Chandra Reddy, J.
1. The three petitioners were put up for trial for offences under Sections 326, 325 and 323 I.P.C., before the Addl. 1st Class Magistrate, Vizianagaram, in respect of an occurrence that took place on 16-11-1953. The case against them was this - They took a lease of some lands from P.Ws. 1 and 10 some time before 1953. After the expiry of the lease they delivered the lands to the lessors i.e. several months before the alleged offence.
While so, when one day P.Ws. 1 and 10 were going to their lands to raise casuarina plantations, the three accused way-laid them and inflict, ed several wounds on P.Ws. 1, 3, 4, and 5. The victims immediately went to the Police Station at Sabbavaram at about 10 a.m. The Sub-Inspector of Police in charge of the Station took them to the hospital without recording any statements as he was anxious that the wounds should be dressed first.
P.Ws. 7 and 8 who were coming in the company of P.Ws. 1, 3, 4 and 5 witnessed the occurrence, went into the village, and at about 4 a.m. gave a complaint to the village munsiff. The latter sent the crime report based on this to police station. The usual investigation followed 'and ultimately a charge-sheet was laid against the three accused for offences under Sections 326, 325 and 323 I.P.C.
2. The prosecution led some oral evidence. Believing it, the trial Magistrate convicted the first accused under Section 326, I.P.C, and sentenced him to six months rigorous imprisonment, the second accused under Section 325 and sentenced to undergo rigorous imprisonment for two months, and the 3rd accused under Section 323 and sentenced him to pay a fine of Rs. 60/-.
On appeal, the conviction of A-1 under Section 326 was altered into one under Section 334, I.P.C. and the sentence reduced to two months rigorous imprisonment. In other respects, the judgment of the trial Court was confirmed.
3. In this petition, the main point urged by Miss T. Prasanna Kumari is that the Courts below erred in acting on the report sent by the village-munsiff as the P.I.R. According to her, the material on record establishes that the Sub-Inspector of Police was given information by one of the injured persons about this crime.
That being so, the subsequent report cannot be regarded as the first information report and comes within the mischief of Section 162, Criminal P.C. There is substance in this contention. Though, in the chief-examination, the Sub-Inspector stated that the moment he saw the accused his first impulse was to take them to the hospital; he had to admit in cross-examination that information of the offence was given to him by one of the victims.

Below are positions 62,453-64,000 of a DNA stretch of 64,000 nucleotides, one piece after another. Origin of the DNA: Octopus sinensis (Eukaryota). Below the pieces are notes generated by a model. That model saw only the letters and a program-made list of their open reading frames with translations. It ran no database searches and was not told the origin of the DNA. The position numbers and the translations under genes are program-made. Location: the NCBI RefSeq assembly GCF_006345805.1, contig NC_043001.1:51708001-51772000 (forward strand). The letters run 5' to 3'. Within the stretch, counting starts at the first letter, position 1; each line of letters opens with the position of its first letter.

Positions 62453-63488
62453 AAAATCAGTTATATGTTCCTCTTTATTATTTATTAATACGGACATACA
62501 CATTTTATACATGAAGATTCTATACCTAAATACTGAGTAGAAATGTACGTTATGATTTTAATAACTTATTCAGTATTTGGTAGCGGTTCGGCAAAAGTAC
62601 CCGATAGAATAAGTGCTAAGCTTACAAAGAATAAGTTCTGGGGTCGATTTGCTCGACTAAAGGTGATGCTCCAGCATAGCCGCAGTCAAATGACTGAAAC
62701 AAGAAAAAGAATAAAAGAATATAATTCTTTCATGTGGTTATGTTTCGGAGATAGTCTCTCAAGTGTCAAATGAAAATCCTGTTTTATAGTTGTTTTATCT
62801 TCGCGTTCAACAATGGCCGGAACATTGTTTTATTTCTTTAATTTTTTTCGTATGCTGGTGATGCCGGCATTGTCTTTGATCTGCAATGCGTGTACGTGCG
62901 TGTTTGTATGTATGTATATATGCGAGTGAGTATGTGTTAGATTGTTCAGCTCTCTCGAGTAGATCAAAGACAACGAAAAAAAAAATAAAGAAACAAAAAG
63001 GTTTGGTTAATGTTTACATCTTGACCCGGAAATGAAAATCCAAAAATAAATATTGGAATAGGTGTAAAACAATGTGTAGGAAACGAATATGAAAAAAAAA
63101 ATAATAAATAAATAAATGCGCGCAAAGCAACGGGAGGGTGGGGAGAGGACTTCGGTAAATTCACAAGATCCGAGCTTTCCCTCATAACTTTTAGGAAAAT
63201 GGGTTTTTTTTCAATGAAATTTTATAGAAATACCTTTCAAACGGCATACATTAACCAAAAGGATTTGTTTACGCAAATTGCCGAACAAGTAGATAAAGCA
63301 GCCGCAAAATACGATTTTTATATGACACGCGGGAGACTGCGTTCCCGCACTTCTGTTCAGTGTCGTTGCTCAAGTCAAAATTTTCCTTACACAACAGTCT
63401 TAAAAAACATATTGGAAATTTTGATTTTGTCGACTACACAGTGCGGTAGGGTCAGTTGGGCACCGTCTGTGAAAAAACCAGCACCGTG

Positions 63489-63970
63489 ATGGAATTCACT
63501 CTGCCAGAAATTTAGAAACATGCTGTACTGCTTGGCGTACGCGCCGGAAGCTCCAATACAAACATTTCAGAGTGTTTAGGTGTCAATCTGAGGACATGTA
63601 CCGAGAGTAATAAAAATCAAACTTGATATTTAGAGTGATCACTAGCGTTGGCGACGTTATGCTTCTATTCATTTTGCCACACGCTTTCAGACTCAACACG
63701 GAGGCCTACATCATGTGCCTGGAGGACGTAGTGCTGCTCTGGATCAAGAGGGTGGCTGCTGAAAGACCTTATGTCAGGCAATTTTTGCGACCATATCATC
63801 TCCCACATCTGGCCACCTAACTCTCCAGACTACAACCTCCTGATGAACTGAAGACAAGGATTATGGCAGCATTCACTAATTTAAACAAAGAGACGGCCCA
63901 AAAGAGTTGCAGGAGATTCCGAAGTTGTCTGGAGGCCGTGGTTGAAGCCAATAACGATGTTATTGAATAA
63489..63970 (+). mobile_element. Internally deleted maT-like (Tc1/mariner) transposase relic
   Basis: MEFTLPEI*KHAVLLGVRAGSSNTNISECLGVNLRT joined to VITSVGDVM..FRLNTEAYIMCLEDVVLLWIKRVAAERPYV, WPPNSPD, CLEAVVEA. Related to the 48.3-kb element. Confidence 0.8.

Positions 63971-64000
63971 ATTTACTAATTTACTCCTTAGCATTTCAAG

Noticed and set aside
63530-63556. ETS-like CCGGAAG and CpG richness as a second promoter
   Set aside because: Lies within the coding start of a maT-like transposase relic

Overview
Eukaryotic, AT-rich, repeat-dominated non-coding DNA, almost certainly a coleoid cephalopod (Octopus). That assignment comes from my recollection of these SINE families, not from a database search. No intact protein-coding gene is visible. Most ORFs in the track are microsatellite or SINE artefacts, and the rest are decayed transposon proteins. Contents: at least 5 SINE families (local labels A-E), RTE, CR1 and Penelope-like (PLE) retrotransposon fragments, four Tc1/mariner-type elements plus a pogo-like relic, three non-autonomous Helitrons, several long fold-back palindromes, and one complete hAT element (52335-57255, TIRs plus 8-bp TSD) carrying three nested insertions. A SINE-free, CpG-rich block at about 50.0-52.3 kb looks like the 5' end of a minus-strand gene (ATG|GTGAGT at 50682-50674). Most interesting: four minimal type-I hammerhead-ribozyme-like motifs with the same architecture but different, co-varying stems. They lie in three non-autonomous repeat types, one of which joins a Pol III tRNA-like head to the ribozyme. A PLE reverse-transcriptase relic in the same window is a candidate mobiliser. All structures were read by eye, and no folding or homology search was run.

In other words, he had information relating to the commission of a cognizable offence. Does the fact that he failed to perform the duty, en., joined by Section 154, Criminal P.C, of reducing it to writing make the subsequent information given by one of the alleged eye-witnesses the first information report? In my opinion, it does not. Section 154, Criminal P.C recites:
Every information relating to the commission of a cognizable offence, if given orally to an officer-in-charge of a police station, shall be reduced to writing by him or under his direction and be read over to the informant: and every such Information, whether given in writing or reduced to writing as aforesaid, shall be signed by the person giving it, and the substance thereof shall be entered in a book to be kept by such officer in such form as the State Government may prescribe in this behalf.
It is seen that the officer in charge of the police; Station is under an obligation to record the Information that he gets in relation to the commission of a cognizable offence and that would be treated as the first information report upon which the investigation should start.
Does it entitle the concerned officer to nullify the effect of this section by not reducing, the statement to writing and to treat the subsequent information as the first information report?
I do not think that by committing a breach of the mandatory provision of law i.e., by omitting to reduce the information to writing he can entertain subsequent statements as coming under Section 154, Criminal P.C. If the information given by one of the wounded persons constitutes the F.I.R. within the purview of Section 154, Criminal P.C., the subsequent statement falls within the mischief of Section 162, Criminal P.C, and Ex. P 1 belongs to that category.
For this reason, this document has to be excluded from consideration. The police cannot use this for corroborating the persons that made the statement. If this goes, there is no material which discloses the names of the assailants till we come to the stage of trial, which, I am told, commenced on 27-7-'54. In such circumstances I do not think it is possible to base a conviction upon the disclosure of names of offenders at such a late stage.
It may be mentioned that both the Courts below proceeded on the assumption that Ex. P-1 was the first information report and this, to a great extent, coloured their judgment. It follows that the conviction cannot be sustained.
4. It has also to be remarked that the prosecution case reads very artificial. It is unlikely that having delivered the properties peacefully the accused should have conceived the idea of attacking the lessors several months thereafter. No immediate motive for the offence is alleged. This means that the prosecution has not come out with a true story.
Something more than what has emerged from the prosecution evidence must have happened. In these circumstances, the petition is allowed and the petitioners are acquitted and they are directed to be set at liberty. Their bail-bonds will be cancelled.